Windows registry explained simply

Windows registry explained simply

I can’t say I’ve ever seen the Windows registry explained well. It helps to think of the registry as a database. Microsoft loves databases, and they’ve been trying for decades to stuff as much database technology into Windows as they can. The registry was one of the earliest and most successful of those efforts.

Although it was controversial in the 1990s, the registry solved a very real problem. Windows 3.1 and earlier stored all of its settings in huge plaintext files called ini files. They were a tangled mess, and the more you used your computer, the slower it became. The registry made it a lot faster for the computer to find each setting it needed.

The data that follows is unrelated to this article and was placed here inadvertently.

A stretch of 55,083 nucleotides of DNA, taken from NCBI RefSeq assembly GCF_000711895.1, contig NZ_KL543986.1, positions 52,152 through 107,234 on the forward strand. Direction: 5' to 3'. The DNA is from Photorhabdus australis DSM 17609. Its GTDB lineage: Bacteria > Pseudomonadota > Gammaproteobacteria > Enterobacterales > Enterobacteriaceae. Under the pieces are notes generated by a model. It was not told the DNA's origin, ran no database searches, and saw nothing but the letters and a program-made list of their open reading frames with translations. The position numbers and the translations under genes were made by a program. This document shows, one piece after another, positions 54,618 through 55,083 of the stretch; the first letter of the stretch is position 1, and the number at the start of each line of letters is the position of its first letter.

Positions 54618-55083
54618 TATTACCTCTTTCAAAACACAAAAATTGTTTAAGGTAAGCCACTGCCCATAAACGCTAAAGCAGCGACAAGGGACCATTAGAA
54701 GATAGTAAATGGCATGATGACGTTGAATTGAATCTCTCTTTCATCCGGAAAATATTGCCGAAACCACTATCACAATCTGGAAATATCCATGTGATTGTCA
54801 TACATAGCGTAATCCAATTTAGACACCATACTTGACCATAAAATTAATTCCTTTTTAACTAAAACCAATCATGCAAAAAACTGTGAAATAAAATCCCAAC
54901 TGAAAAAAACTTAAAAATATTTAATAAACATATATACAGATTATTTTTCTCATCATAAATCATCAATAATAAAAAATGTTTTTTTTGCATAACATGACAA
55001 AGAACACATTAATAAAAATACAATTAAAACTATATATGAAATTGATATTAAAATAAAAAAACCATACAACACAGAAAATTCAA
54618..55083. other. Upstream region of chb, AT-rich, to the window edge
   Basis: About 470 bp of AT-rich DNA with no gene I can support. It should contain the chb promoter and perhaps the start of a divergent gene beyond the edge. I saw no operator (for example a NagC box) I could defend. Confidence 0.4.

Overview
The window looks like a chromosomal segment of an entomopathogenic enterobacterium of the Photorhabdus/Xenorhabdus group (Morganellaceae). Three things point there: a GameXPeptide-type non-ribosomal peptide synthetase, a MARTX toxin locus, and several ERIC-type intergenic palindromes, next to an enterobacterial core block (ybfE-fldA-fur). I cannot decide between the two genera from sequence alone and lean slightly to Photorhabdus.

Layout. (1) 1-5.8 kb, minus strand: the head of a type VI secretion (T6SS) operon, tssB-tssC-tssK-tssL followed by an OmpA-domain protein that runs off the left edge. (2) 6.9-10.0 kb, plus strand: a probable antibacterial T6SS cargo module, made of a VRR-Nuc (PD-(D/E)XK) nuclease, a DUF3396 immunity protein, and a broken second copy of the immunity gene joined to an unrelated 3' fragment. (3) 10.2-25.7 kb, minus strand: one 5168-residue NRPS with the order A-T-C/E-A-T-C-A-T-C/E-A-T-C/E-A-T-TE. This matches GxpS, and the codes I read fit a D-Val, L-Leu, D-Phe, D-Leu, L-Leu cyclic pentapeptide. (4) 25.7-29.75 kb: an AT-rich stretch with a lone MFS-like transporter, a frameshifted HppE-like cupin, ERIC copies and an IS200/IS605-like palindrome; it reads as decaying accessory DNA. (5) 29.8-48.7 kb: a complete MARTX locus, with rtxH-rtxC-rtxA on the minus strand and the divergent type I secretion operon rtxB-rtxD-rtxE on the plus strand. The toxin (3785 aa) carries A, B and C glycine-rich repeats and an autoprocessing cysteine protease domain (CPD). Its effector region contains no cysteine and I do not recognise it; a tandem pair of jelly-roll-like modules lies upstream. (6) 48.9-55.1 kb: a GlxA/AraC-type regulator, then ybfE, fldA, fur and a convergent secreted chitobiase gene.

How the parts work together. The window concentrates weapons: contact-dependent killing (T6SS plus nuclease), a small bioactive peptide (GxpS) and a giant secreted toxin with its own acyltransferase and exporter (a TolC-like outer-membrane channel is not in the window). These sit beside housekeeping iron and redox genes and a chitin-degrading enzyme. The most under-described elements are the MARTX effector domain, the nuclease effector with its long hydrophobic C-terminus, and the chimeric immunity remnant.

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Taming Windows 95/98/98SE/ME Out of Memory Errors

The symptom: If you install more than 512 MB of RAM in a system running Windows 9x (that’s any version of Windows 95, 98, 98SE, or ME), you get weird out of memory errors.

The culprit is a bug in Windows 9x’s disk cache. The solution is to limit the cache to use 512MB of memory, or less, which is a good thing to do anyway. Here’s how.

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